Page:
made-up-don’t-confuse-me-with-facts.’ The author has
      heard such attitudes directly expressed by those who say
      things as absurd as, ‘I don’t know about the Greek and
      Hebrew. All I know is what my Bible tells me!’ (It’s
      important to remember that some scholars sympathetic to
      lesbian and gay persons, and many people within the UFMCC
      [the author’s home church], are fundamentalist Christians.
      The fact that many antigay Christians call themselves
      fundamentalists should not give that identification a
      negative connotation.)

      Three major goals arise consistently in presenting this
      study of the Bible and homosexuality. The first is to
      help to provide you with a sound understanding of what
      the Bible says and does not say. We also study the ways
      in which the Bible, and God through it, speaks to us.
      Thus, we can come to understand more fully that there is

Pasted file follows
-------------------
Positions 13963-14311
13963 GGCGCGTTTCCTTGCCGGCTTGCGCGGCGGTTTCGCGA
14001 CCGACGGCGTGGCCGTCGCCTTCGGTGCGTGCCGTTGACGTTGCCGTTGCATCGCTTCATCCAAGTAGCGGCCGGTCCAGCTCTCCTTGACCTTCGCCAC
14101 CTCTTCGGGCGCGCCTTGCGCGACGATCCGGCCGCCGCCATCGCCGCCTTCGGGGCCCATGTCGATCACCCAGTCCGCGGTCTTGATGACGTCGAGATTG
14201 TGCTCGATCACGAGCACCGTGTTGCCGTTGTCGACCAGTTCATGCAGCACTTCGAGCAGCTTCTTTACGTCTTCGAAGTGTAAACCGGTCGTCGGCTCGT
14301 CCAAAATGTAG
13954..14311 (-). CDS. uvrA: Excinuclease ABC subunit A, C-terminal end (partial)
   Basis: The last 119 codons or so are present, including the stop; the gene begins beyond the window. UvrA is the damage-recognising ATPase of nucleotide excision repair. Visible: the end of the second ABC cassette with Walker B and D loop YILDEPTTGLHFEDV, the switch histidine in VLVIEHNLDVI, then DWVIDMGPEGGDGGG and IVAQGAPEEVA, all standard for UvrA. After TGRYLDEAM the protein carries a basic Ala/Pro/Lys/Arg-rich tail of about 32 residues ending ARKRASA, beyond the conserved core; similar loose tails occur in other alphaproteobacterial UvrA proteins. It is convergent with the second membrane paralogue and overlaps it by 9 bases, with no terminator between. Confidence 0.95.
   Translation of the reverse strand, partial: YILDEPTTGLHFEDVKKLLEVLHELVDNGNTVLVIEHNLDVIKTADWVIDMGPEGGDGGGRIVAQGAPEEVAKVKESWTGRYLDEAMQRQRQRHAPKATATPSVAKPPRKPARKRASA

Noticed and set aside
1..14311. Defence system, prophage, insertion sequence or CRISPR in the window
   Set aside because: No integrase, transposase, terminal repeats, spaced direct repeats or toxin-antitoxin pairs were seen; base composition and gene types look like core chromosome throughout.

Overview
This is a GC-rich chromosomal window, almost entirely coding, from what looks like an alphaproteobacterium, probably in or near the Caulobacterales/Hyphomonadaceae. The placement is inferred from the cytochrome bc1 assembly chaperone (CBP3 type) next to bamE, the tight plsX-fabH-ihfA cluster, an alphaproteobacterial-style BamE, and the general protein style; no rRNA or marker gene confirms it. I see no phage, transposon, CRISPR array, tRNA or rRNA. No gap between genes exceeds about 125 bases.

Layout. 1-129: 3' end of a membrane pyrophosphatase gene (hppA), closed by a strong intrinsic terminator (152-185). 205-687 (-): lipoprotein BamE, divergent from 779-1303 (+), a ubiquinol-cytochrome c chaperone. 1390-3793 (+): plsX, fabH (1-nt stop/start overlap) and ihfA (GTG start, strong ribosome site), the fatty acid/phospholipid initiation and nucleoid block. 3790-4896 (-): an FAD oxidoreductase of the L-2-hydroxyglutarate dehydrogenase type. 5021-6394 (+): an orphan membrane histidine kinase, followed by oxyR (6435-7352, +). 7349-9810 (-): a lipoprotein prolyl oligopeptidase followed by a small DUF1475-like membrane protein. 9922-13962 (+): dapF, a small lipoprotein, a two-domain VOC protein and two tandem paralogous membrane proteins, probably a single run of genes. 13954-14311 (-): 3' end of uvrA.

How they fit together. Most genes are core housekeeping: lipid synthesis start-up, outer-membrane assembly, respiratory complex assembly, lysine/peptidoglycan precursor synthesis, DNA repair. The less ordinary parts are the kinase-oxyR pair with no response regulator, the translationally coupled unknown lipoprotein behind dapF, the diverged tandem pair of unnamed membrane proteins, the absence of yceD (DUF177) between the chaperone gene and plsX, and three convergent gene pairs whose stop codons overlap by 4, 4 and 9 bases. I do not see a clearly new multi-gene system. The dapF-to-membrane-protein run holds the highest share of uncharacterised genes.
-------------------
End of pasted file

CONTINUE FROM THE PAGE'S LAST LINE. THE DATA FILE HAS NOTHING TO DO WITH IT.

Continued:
Good News for the lesbian/gay Christian. There is no
      condemnation in Scripture for us.

      The second goal grows from the first. It is to learn to
      witness to the accepting love of God with persons who may
      feel alienated from faith and from themselves because of
      their lesbianness/gayness. There is also an important
      witness and ministry to those who are struggling in
      themselves with the homosexuality of a loved one.

      Third, this course may lead, occasionally, to productive
      discussion with those who misuse Scripture to indict or
      condemn lesbians and gay men. This study is not
      particularly intended as a matching set of ‘weapons’ to
      equip one for street corner arguments with ‘evangelists’
      who hurl isolated Bible verses at us as if they were
      stones. Such arguments are rarely productive in changing
      the opinions of either party. They also tend to lend
      too much apparent importance to the spurious
      interpretations of anti-gay or ‘ex-gay’ Christians.

      The basic issue in this study is one of interpretation
      of Scripture based on sound study. Every person comes
      to Scripture as an interpreter, even those who claim